Mackenzie Robinson


It was a fateful day of the fall semester when I received an email saying DOMA’s internship application deadlines had been extended for one week. Being the stressed college student that I am, I had somehow missed the original email about the internship among my sea of other emails I get daily. So, choosing insanity, I spent the next week collecting reference letters from teachers who are far too patient with me for their own good, writing and re-writing my resume, and over-thinking application questions until the words were burned into my brain. When I got that email confirming that I had indeed gotten the internship in DOMA’s collections department, I was beyond thrilled.


John Jessiman, Stack #6 2015, ceramic, Donated by the artist in memory of Alice Nichols and Marvin Rechle, 2016.001.000.  A piece I have worked with and catalogued the last few weeks, now on display on the 3rd floor for a limited time

As an intern in the collection department of our campus’ prestigious art museum, I work with Rebecca Vaughn, our registrar, and learn how things run behind the scenes. All those beautiful art works and historical masterpieces hanging up on our walls or resting on pedestals must be studied, purchased, processed, and preserved before they go out on display. As an intern here at DOMA, I am directly involved in this process. Each time I come in I have the privilege of studying recently purchased or loaned artworks and cataloging them into our database. My first few weeks here I was trained on how to handle art and how each piece needs to be carefully tended to in its own unique way. I help unpack new acquisitions and find homes for them among our mass of storage space until they are ready to be displayed. Museums are much more intricate that I originally thought. The art on display in our various galleries is only a small portion of what needs to be taken care of and juggled to keep our museum growing and improving.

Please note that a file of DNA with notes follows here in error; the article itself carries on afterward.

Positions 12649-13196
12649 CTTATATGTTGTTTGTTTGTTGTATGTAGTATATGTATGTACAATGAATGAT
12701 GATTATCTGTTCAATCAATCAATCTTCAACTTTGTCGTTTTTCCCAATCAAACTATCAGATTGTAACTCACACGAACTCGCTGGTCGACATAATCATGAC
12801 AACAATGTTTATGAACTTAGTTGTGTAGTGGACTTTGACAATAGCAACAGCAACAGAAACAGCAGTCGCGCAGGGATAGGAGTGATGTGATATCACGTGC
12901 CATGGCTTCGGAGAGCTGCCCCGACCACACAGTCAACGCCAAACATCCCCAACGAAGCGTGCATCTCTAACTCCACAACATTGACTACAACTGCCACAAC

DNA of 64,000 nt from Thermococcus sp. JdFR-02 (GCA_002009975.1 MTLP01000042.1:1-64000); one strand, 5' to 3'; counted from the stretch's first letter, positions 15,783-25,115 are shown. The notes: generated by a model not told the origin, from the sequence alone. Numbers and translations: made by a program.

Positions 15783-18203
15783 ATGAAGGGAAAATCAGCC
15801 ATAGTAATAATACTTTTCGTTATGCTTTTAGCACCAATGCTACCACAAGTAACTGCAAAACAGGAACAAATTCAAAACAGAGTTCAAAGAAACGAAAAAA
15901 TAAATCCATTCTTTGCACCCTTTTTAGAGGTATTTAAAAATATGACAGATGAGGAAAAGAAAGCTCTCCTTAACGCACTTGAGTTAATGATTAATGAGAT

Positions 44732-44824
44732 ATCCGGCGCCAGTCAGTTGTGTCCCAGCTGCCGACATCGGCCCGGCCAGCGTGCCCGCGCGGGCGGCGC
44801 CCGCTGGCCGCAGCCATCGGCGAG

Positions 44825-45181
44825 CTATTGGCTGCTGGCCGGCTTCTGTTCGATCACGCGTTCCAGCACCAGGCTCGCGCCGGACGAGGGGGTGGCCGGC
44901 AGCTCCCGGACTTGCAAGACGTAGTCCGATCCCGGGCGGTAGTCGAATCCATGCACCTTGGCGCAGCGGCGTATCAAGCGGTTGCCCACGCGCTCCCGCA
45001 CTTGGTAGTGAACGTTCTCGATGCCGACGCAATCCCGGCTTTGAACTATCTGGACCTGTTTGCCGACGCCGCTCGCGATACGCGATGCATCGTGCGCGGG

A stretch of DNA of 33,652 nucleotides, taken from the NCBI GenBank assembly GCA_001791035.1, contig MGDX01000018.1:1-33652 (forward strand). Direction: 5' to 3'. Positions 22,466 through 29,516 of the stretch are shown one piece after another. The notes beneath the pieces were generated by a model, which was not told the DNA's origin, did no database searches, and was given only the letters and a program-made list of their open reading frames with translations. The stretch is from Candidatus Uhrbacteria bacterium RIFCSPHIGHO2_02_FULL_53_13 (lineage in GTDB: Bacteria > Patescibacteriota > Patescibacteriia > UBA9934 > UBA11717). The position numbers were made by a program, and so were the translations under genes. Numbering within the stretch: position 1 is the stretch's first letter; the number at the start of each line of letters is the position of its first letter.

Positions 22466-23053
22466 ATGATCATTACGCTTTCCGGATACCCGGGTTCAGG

I am an art major here at Ball State, and I have always been interested in art history and famous artists. However, coming to DOMA has taught me more than I ever imagined about the intricacies of art history. Each time I come in I get to examine art made by incredible craftsmen and gain new knowledge on how I can improve my own art. I learn about religions and cultures that I have never heard of before. Best of all, I get to work with other lovers of the arts and constantly be surrounded with what I am most passionate about. Interning here at the David Owsley Museum of Art has been a dream come true, and I am so glad that this internship program can continue so more people can learn about art in such a unique and exciting way.